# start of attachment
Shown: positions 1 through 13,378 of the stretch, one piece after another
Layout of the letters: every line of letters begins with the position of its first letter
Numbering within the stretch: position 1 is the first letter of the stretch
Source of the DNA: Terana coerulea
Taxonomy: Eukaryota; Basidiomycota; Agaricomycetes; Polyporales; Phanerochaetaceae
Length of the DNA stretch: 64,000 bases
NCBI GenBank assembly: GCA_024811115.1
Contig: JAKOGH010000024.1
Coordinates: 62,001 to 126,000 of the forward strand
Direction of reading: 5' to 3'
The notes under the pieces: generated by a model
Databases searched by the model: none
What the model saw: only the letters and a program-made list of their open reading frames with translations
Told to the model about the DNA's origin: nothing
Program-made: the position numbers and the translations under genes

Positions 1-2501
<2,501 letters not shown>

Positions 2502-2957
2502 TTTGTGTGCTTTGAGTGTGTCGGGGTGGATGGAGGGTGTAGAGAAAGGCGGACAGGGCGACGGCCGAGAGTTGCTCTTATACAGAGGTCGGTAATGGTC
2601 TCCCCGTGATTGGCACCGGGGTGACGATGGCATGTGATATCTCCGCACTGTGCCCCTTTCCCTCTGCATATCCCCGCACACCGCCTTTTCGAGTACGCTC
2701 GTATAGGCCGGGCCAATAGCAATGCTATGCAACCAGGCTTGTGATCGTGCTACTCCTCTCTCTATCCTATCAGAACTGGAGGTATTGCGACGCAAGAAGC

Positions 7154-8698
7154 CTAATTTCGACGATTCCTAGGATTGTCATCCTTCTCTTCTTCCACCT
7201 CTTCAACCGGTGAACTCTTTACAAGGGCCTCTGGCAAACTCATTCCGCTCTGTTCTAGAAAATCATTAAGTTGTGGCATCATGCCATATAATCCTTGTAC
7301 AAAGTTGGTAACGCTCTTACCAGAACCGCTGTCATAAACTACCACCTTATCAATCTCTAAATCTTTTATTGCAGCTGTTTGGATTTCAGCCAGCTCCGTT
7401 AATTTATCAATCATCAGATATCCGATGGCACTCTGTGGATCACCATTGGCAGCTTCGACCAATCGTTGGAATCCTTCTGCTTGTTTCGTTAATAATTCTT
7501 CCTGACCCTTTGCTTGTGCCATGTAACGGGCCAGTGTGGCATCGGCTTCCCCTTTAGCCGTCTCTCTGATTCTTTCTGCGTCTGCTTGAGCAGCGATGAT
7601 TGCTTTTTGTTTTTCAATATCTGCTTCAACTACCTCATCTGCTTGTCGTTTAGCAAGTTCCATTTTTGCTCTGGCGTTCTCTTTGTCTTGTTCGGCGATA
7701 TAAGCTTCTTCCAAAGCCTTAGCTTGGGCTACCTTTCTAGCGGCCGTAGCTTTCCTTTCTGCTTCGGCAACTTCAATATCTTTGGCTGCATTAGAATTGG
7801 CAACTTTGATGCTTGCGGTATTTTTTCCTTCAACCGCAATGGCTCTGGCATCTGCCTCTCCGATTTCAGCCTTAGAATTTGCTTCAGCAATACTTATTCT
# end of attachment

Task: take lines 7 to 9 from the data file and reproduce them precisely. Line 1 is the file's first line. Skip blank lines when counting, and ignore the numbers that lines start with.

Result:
NCBI GenBank assembly: GCA_024811115.1
Contig: JAKOGH010000024.1
Coordinates: 62,001 to 126,000 of the forward strand